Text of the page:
I love this reaction shot of Kate (below), whose expressions conveyed several emotions at once. Here, Emma has walked into Mr. Knightley’s sitting room, where she encounters her father by a small fire. Her face captures the combination of love, patience, forbearance, and puzzlement that Emma must have felt toward her father, as he once again frets and worries over minor points of comfort.

Miss Harriet Smith, 17-year old natural daughter of a gentleman

Movie buffs require no introduction to Samantha Morton, an actress so talented that one’s eyes immediately turn to her when she enters a scene.

Samantha’s Harriet Smith is all about innocence, naiveté, and puppyish eagerness to please. Her will – weak and easily persuaded – is sweet and passive. Emma couldn’t have found a more tractable person for her next project in matchmaking. Samantha’s artless Harriet, however, does not come across as dumb, for she often, though softly, questions Emma, and one senses throughout the film that she is unwilling quite to let go of her dream of living in a pretty yellow cottage with her yeoman farmer, Mr. Martin, and his two friendly, well-educated sisters. In Samantha’s interpretation of Harriet, we finally see a young woman worthy of Emma’s attempts at improvement.

While Toni Collette is a fine actress, whose turn as Cole’s frantic mother in The Sixth Sense moved me to tears, her plump, dumbed down Harriet left me perplexed and wondering what the elegant Gwyneth/Emma ever saw in her.

Mr. Knightley, 37-year-old gentleman, owner of Donwell Abbey, and Emma’s brother-in-law

Mark Strong’s Mr. Knightley sets the movie’s serious tone. His hawk-like features are dark, almost sinister, and his lithe, athletic figure moves with animal grace. In fact, Mark’s Mr. Knightley is dangerously and forcefully handsome, but not in a classical sense. His interpretation of Emma’s friend and lover is more vigorous than Jeremy Northam’s. Under repeated viewing and scrutiny, Mark’s performance holds up well. His angry encounters with Emma are a perfect foil to the moments when he is caught off guard tenderly watching her or smiling at something she has done or said, and after he proposes to her.
The change in Mark’s Mr. Knightley is most evident at the Harvest Ball, where he cannot contain his love for Emma. Many critics thought that this particular Mr. Knightley was too forceful, however I found that once he expressed his feelings for Emma, the change in his demeanor contributed to a completely satisfying romantic ending. The wolf has been tamed, and while we suspect that this Mr. Knightley will always be an exacting and demanding lover (ooh la la!), we also know that he will cherish Emma forever.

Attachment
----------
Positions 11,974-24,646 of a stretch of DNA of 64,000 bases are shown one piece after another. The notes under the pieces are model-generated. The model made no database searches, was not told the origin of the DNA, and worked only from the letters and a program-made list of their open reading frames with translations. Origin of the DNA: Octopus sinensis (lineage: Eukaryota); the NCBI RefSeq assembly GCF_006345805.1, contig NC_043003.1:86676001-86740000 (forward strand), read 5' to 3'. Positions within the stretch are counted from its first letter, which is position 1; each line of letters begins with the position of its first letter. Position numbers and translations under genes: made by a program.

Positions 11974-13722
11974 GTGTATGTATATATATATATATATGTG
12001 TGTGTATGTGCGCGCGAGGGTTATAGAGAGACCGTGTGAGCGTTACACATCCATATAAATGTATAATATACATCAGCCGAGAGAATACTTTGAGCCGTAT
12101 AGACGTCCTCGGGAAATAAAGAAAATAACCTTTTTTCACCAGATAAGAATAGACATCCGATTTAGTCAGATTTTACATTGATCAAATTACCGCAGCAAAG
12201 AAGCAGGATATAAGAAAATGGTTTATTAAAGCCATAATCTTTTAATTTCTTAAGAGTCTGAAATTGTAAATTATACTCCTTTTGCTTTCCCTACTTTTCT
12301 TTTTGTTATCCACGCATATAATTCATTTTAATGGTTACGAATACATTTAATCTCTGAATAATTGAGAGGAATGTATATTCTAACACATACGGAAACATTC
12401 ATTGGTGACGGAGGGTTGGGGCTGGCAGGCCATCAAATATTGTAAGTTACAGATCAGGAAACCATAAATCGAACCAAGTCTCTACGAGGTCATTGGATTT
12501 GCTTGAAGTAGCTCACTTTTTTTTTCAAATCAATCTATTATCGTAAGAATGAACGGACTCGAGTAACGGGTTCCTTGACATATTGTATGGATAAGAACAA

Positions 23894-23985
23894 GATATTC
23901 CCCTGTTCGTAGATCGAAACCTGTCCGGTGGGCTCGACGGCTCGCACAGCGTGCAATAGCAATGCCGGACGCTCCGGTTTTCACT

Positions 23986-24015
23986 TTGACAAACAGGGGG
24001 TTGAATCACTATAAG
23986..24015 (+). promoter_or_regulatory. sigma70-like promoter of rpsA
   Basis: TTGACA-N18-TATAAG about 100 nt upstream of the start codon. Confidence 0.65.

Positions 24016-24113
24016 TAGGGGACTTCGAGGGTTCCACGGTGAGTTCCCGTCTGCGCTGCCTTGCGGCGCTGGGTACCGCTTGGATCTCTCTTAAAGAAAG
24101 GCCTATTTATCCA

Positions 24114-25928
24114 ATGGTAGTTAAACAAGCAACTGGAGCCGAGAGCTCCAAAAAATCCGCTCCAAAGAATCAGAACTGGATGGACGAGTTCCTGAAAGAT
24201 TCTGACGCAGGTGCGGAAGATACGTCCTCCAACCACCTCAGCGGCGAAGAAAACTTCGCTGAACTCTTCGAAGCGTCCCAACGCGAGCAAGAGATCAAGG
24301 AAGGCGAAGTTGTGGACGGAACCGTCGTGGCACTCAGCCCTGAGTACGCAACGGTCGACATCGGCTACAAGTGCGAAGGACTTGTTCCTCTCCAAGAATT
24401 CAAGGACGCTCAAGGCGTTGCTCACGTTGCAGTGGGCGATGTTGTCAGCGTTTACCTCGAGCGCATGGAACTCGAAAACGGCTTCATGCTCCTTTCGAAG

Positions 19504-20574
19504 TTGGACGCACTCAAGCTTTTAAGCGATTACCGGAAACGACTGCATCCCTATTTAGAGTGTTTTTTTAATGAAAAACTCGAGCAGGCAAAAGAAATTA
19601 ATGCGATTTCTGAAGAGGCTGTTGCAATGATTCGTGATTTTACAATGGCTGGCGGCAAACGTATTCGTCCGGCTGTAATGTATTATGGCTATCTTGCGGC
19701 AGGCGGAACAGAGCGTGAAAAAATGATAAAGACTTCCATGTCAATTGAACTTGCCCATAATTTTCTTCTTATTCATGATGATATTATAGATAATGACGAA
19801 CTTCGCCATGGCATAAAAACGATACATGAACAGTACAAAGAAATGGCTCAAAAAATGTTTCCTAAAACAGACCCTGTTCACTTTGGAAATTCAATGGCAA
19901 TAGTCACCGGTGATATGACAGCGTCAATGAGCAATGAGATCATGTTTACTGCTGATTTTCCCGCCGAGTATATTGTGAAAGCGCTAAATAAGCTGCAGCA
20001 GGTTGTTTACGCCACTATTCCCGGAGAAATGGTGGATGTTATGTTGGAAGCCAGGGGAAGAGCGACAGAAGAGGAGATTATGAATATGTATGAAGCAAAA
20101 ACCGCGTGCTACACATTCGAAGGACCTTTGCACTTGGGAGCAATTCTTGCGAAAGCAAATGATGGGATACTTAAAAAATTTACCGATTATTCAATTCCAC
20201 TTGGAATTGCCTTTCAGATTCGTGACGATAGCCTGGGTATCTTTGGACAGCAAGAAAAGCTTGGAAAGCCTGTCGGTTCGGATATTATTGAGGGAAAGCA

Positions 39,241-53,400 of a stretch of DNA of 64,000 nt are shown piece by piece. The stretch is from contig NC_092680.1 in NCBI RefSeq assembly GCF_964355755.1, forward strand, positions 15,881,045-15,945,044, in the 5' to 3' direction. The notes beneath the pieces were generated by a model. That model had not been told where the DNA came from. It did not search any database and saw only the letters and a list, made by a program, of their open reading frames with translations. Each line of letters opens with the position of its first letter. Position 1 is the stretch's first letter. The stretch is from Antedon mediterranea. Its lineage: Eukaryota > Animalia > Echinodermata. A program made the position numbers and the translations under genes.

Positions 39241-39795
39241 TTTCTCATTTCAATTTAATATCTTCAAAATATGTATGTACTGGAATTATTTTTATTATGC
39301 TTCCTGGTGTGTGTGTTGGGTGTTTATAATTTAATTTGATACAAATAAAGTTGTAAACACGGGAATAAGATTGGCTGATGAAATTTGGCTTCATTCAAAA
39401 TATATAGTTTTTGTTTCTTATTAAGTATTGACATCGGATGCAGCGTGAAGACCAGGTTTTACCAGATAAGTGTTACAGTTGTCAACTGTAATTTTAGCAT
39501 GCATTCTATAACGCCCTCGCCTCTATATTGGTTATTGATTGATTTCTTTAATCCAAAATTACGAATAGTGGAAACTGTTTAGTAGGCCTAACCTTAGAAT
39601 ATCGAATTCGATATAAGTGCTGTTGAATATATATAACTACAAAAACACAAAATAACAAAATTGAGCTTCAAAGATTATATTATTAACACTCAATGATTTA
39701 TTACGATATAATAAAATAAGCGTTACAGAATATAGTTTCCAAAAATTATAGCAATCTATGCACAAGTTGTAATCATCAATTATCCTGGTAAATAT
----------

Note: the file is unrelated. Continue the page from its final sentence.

Critics of this movie will say it is too dark in tone, that the light-hearted spirit of Jane’s comedic novel was better captured by the 1996 theatrical film. Frankly, I prefer this film’s meatier fare. While Emma’s generous spirit and sincere interest in her charity work are largely ignored in this film version (and emphasized in Gwyneth’s Emma), Frank Churchill and Jane Fairfax are allowed to play out their charade under everyone’s noses, Bernard Hepton as Mr. Woodhouse is given free reign to explore his character, and the backdrop of regency life and manners is filmed in minute detail.

One of the film’s most important characters is the village of Highbury (played by Laycock, a National Trust village in Wiltshire.) This village is peopled with gentry, artisans, craftsmen, servants, and laborours going about their business. As the protagonists move through this landscape, the evidence of regency life playing itself out fascinated me – from Emma’s courtesy visits to Miss Bates – to the ball at the Crown Inn – to the seating at table, with Emma in the position of hostess, and Mrs. Elton and Mrs. Weston at the head of the table with Mr. Woodhouse – to the footman holding the candelabra up to Harriet’s picture so that everyone could see it better – to the farmers and their families harvesting grain before The Harvest Ball.

I found Gwyneth’s world overly beautiful, refined, and Hollywood-sanitized, but Kate’s world showed some rough edges, most particularly when depicting exactly how much hard labor was involved in supporting the lavish lifestyle of the landed gentry. Who can forget the strawberry picking scene at Donwell Abbey where footmen dressed in livery (an extreme sign of wealth) stood by each guest, moving the kneeling cushions along the rows of strawberries; or the servants laboring to cart furniture, dishes, and food up Box Hill in order to provide a bucolic outing for the guests? Or Frank’s gift of the piano being hoisted up to the second floor of Mrs. and Miss Bates’s rooms, because the stairs were too steep, winding, and narrow?

These typical touches of an Andrew Davies script influenced my decision: I prefer this cinematic version of Emma. Oh, please do feel free to quibble. As I watch Gwyneth’s version of Emma again, my preference just might swing back to that movie. When it comes to all things Jane Austen, I am known to be fickle!

Watch Emma tonight on Masterpiece Classic at 9 p.m. Read the reviews about Emma on PBS’s Remotely Connected, and details at this PBS site.

Can’t get enough of Emma? Please click on the following:

Read Full Post »

%d bloggers like this: